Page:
My daughter wondered whether series like 12345… or 10000… could represent integers and I told her ‘no’ because at some base intuitive level it doesn’t seem like they could be, but I couldn’t give her a good reason, especially since we’d just talked about repeating decimals and irrationals.

So why isn’t 12345… a number? Is it? If not, what if anything could such a series represent then anyway?

It’s not a series because it’s not a group, or a collection. You don’t have a bunch and another and another. It’s just one thing, and you haven’t finished writing all of it.

I don’t want to call it a number either, because it’s not even an approximation of a number, because we don’t even know what orderof magnitude it is.

I’d have to guess that it is the same sort of number as infinity is, whatever that is.

The reason it’s not an integer is because, if a number n is in the integers, by definition, n+1 and n-1 must also be in the set. What’s 12345… + 1?

Edit: I’m sure there are other properties of the integers it probably violates, but the lack of a successor and predecessor is the property that immediately jumps out at me.

Note though that the “…” continuation is on the left, not the right. I don’t think you can make it work properly if you don’t know which digits “touch” the decimal point.

All integers have a finite number of digits. This is simply by definition as the way the integers are defined is so that there is always a finite difference between two integers.

12345… could be used to represent some number in an extended number system (I guess)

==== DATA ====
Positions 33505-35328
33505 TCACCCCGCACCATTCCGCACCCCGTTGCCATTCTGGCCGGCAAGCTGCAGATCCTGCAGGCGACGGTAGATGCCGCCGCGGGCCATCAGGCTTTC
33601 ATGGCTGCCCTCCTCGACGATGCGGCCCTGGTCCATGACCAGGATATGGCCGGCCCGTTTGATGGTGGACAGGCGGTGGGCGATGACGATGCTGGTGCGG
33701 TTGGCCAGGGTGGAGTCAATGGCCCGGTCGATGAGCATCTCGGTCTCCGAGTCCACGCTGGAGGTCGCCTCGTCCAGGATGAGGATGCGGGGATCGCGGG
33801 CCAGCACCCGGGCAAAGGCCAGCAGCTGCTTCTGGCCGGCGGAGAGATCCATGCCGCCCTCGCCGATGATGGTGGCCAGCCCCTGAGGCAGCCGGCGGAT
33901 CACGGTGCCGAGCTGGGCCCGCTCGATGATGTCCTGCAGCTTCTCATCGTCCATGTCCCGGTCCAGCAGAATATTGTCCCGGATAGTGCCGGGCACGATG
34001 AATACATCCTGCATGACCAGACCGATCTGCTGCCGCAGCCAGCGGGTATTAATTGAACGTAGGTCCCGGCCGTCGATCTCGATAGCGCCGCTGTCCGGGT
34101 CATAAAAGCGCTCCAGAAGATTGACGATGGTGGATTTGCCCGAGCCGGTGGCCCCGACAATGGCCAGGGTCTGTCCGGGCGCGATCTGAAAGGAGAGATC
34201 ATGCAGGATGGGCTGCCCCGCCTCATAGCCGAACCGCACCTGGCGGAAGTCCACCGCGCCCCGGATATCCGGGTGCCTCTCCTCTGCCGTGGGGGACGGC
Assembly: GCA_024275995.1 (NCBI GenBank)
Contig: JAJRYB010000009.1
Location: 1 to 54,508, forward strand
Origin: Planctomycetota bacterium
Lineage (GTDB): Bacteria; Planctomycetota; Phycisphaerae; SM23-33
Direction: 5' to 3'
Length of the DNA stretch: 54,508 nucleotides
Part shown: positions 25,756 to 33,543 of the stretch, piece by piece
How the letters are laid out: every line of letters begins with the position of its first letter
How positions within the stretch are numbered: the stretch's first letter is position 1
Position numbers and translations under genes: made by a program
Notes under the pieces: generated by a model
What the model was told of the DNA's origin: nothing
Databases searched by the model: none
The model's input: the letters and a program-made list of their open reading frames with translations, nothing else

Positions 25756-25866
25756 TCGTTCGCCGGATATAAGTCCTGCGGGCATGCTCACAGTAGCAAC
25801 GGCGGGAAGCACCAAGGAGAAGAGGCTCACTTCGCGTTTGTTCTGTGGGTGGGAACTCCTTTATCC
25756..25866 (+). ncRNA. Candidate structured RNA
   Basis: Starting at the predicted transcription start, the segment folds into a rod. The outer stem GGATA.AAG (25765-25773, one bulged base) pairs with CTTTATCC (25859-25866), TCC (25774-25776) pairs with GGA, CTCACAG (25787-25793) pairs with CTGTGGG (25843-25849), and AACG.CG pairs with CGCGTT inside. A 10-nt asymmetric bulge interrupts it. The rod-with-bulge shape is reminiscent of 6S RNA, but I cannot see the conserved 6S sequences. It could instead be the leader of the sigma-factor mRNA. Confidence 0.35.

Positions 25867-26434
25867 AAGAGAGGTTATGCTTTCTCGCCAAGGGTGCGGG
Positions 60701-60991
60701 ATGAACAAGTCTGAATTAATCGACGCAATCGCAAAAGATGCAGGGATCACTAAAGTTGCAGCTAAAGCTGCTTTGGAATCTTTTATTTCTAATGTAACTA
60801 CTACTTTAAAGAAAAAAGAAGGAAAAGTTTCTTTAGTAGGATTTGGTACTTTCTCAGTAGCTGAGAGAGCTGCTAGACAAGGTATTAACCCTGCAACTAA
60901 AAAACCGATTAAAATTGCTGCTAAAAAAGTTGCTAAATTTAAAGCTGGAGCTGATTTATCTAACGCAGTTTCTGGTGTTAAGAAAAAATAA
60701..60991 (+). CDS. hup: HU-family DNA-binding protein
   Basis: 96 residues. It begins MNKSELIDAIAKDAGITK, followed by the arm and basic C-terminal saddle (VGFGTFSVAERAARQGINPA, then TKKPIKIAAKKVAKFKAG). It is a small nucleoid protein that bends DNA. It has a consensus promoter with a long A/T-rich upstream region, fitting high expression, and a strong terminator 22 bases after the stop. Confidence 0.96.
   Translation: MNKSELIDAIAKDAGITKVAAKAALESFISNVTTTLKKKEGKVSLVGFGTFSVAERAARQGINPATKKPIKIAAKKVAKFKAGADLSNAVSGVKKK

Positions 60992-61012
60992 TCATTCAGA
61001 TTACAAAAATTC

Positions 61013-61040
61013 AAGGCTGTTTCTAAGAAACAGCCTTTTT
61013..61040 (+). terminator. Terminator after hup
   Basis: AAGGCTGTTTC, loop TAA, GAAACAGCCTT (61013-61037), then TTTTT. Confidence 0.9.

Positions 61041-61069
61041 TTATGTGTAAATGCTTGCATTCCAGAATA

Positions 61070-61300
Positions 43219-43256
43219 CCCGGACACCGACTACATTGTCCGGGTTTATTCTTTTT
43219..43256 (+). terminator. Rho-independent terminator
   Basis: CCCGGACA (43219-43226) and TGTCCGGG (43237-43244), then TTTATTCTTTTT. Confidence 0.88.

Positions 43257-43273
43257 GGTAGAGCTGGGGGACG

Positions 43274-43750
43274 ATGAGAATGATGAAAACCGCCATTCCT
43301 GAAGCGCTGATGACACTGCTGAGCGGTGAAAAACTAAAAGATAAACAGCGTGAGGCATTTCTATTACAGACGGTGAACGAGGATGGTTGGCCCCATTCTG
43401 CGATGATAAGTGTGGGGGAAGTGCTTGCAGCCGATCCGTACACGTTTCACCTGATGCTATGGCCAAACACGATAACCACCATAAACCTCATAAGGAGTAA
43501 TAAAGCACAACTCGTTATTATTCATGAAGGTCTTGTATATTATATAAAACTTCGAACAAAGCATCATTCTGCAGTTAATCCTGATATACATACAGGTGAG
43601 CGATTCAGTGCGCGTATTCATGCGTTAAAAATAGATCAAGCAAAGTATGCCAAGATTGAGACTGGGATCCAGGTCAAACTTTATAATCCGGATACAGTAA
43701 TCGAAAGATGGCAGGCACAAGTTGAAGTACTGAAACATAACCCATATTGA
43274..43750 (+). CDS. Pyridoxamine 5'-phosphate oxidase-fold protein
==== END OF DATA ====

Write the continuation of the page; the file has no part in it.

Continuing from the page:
I was thinking of that. There’s no reason you can’t have one that goes infinitely in the other direction take.

lim x->infinity (sum from n=0 to x ( 10^n ) ) = …1111111111

Addition is well defined here. and …111112 and …1111110 obviously have ordering. It’s just the infinite going towards the decimal place that breaks things. (Not that that doesn’t mean it’s not a number, just not an integer).

Edit: Actually, nevermind, integers are defined to have a finite number of digits*. It’s still “really close” to an integer, though.

Actually, one important property of integers is that any number can be expressed by a finite sequence of adding 1s and -1s. e.g. 2 = 1+1 or 1+1+1+(-1)

Yep. It’s also good proof that two’s-complement representation is the numeric system of the universe. …1111 + 1 (base 2) = 0.

Yeah–to be clear for the OP, the p-adic numbers are not integers. They behave like integers in many ways, but as Asympotically fat said, all integers have a finite number of digits, and so p-adic numbers cannot be integers.

Though, to try and put this in terms a kid learning about irrationals may understand:

Those can be numbers, but we don’t talk for them because for most practical purposes, they’re not particularly useful. They don’t have a lot of the nice properties that the numbers we usually use have – you can’t easily add 1 or 2 to them, for instance. There are numbers without decimal places that can repeat or have an infinite number of digits such as …12345, and they’re probably more useful than 12345…, but they’re not as useful as irrational numbers so we don’t talk about them as much.